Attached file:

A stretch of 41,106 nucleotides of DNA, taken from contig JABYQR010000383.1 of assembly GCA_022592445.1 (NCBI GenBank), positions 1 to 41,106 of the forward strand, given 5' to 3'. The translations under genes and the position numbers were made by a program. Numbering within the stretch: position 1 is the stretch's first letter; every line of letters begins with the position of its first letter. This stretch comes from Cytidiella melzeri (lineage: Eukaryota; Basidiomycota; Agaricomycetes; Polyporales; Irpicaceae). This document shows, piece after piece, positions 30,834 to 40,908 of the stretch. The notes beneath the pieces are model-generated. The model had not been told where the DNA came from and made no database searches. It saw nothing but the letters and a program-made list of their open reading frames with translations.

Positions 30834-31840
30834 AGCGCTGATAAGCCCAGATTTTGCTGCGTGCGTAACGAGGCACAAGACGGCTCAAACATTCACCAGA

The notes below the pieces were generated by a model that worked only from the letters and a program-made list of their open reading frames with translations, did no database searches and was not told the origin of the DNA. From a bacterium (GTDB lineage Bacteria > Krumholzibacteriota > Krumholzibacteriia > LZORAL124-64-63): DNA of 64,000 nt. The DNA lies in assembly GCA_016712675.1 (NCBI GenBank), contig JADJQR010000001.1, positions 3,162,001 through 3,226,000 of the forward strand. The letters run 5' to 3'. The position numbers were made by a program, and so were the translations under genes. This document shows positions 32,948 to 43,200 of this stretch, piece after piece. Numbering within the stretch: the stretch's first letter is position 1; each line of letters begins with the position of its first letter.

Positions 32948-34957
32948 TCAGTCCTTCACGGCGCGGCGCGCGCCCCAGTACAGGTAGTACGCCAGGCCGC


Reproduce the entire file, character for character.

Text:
A stretch of 41,106 nucleotides of DNA, taken from contig JABYQR010000383.1 of assembly GCA_022592445.1 (NCBI GenBank), positions 1 to 41,106 of the forward strand, given 5' to 3'. The translations under genes and the position numbers were made by a program. Numbering within the stretch: position 1 is the stretch's first letter; every line of letters begins with the position of its first letter. This stretch comes from Cytidiella melzeri (lineage: Eukaryota; Basidiomycota; Agaricomycetes; Polyporales; Irpicaceae). This document shows, piece after piece, positions 30,834 to 40,908 of the stretch. The notes beneath the pieces are model-generated. The model had not been told where the DNA came from and made no database searches. It saw nothing but the letters and a program-made list of their open reading frames with translations.

Positions 30834-31840
30834 AGCGCTGATAAGCCCAGATTTTGCTGCGTGCGTAACGAGGCACAAGACGGCTCAAACATTCACCAGA

The notes below the pieces were generated by a model that worked only from the letters and a program-made list of their open reading frames with translations, did no database searches and was not told the origin of the DNA. From a bacterium (GTDB lineage Bacteria > Krumholzibacteriota > Krumholzibacteriia > LZORAL124-64-63): DNA of 64,000 nt. The DNA lies in assembly GCA_016712675.1 (NCBI GenBank), contig JADJQR010000001.1, positions 3,162,001 through 3,226,000 of the forward strand. The letters run 5' to 3'. The position numbers were made by a program, and so were the translations under genes. This document shows positions 32,948 to 43,200 of this stretch, piece after piece. Numbering within the stretch: the stretch's first letter is position 1; each line of letters begins with the position of its first letter.

Positions 32948-34957
32948 TCAGTCCTTCACGGCGCGGCGCGCGCCCCAGTACAGGTAGTACGCCAGGCCGC